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Pro Bowl Travesty

Pro Bowl Travesty

December 22, 2004

It’s a travesty.

It’s a sham.

It’s a mockery.

It’s (all together now) a traveshamockery!

The Washington Redskins have statistically the best defense in the NFC. Are you ready for the list of players off of that defense who have been selected to play in the Pro Bowl?

  • Marcus Washington

That’s it.

The most egregious slight was to Cornelius Griffin, the Redskins’ player of the year. He’s been a one-man wrecking crew in the middle. The success of the team’s defense starts with him. And Mr. Griffin is the fourth alternate for the Pro Bowl team at defensive tackle. Think about it. There are two starters and three other alternates in front of him, so by this logic he’s the sixth-best defensive tackle in the NFC. Something tells me that the guards and centers who have lined up against him this year would beg to differ.

Stats aren’t the main measuring stick for defensive linemen, but they’re a good starting point for comparison. Thanks to Rat Boy at the site this blog proudly calls home, WarpathInsiders.com, for compiling these numbers for Griffin and the two players selected at DT for the NFC:

DT Shaun Rogers:

Defense's Rank: 11th out of 16 teams.

Tackles: 47 Solo

Sacks: 4

Stuffs: 6

Pass Defenses: 5

DT La'Roi Glover:

Defenses' Rank: 10th out of 11 teams.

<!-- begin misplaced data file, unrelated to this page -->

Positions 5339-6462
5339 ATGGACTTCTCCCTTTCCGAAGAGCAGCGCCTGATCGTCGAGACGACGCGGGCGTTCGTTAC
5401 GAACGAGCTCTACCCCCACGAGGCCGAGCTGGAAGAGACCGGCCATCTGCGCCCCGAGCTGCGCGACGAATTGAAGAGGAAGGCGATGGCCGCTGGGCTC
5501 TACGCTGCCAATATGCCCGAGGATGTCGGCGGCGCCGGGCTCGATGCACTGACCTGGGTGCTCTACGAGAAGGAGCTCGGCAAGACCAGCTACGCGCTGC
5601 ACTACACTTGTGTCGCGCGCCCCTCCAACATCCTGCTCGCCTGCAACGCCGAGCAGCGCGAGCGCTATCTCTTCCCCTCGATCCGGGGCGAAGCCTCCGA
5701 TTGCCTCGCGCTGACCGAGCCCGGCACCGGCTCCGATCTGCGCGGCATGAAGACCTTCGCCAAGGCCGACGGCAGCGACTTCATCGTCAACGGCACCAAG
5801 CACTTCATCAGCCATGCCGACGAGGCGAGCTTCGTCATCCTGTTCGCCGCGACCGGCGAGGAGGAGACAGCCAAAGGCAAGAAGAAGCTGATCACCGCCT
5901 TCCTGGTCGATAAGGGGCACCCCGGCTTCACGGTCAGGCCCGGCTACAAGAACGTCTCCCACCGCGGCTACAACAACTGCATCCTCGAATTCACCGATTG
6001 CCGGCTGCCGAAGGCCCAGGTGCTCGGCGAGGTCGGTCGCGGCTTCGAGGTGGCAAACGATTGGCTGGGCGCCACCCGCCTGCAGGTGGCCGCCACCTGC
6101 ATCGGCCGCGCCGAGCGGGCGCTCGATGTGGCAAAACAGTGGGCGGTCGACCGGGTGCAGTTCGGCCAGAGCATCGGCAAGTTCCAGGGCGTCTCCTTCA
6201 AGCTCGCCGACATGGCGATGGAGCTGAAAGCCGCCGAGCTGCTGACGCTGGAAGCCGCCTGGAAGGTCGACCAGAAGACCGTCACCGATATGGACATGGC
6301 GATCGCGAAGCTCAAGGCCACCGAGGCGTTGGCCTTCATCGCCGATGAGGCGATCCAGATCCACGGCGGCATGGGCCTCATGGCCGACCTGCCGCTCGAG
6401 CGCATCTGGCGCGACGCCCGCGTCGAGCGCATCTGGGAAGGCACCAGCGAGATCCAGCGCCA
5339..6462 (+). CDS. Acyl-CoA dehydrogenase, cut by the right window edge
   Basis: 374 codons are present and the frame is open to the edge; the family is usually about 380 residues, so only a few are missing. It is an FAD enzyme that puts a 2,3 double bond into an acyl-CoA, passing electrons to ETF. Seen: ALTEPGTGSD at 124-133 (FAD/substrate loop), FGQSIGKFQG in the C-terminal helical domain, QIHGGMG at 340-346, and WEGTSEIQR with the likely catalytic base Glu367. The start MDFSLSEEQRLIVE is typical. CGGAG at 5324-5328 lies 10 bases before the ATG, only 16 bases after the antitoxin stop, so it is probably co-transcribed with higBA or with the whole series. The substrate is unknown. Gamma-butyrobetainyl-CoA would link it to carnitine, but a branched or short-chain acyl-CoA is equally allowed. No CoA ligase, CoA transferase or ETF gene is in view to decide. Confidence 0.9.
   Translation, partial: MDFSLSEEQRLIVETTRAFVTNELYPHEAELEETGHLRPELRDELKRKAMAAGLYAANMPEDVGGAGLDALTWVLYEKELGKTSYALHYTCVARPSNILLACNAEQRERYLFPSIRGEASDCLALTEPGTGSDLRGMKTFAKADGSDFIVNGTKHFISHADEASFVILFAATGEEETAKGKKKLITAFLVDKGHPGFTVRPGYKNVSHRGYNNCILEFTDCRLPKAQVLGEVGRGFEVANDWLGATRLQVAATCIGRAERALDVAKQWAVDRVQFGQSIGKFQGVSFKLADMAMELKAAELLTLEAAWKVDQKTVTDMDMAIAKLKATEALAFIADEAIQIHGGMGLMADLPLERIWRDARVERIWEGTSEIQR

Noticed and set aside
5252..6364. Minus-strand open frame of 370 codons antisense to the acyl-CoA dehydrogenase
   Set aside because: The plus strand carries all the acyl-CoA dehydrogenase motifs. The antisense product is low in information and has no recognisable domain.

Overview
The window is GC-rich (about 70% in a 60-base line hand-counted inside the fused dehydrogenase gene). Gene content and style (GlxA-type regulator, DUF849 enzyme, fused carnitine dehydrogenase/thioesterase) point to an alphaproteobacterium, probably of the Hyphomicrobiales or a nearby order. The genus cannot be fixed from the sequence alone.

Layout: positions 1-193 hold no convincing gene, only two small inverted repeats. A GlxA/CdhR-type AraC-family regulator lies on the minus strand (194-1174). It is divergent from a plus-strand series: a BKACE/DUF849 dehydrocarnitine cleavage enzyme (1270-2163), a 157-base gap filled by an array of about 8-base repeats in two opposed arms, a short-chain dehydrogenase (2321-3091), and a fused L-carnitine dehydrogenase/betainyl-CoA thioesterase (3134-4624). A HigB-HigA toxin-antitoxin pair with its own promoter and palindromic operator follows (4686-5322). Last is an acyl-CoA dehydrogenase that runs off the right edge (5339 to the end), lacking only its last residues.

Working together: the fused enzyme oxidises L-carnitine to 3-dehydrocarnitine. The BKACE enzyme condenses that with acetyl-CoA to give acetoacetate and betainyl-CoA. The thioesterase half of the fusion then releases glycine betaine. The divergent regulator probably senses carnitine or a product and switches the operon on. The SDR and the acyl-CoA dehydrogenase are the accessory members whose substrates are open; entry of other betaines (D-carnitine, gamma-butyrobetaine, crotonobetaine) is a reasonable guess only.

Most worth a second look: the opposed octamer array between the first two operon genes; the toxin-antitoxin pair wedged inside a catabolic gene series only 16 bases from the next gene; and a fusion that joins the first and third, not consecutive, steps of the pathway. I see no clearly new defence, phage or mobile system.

Tackles: 30 Solo

Sacks: 5

Stuffs: 3

Pass Defenses: 1

And your 4th Alternate:

DT Cornelius Griffin:

Defense's rank: 1st out of 16 teams.

Tackles: 52 Solo

Sacks: 5

Stuffs: 14

Pass Defenses: 5

Among the others snubbed were Fred Smoot and Shawn Springs, arguably the best CB tandem in the NFC. They also are alternates, along with some others. The complete list of Washington alternate selections from Redskins.com:

First Alternate

Clinton Portis, RB

Sean Taylor, S

Second Alternate

Antonio Pierce, MLB

Fred Smoot, CB

Tom Tupa, P

Third Alternate

Shawn Springs, CB

Fourth Alternate

Cornelius Griffin, DT

It will be argued that players from bad teams don’t make the Pro Bowl and that certainly can be demonstrated to be true. But the whole darn NFC except for one or two teams isn’t very good. If that form was followed they’d be sending the Eagles and Falcons to Honolulu and let them split up the positions.

Anti-Redskins conspiracy or bias? Probably not. For whatever reason, the defense did not impress those who vote for the Pro Bowl as much as it impressed those of us who watch it week after week. But it’s annoying nonetheless.

As we try always to emphasize the positive here, hats off to Washington, who the defensively-challenged Colts inexplicably let get away right into the waiting arms of Gregg Williams and the Redskins. What makes him special is his ability to make the big play but rarely get caught out of position. He’s a solid citizen, too.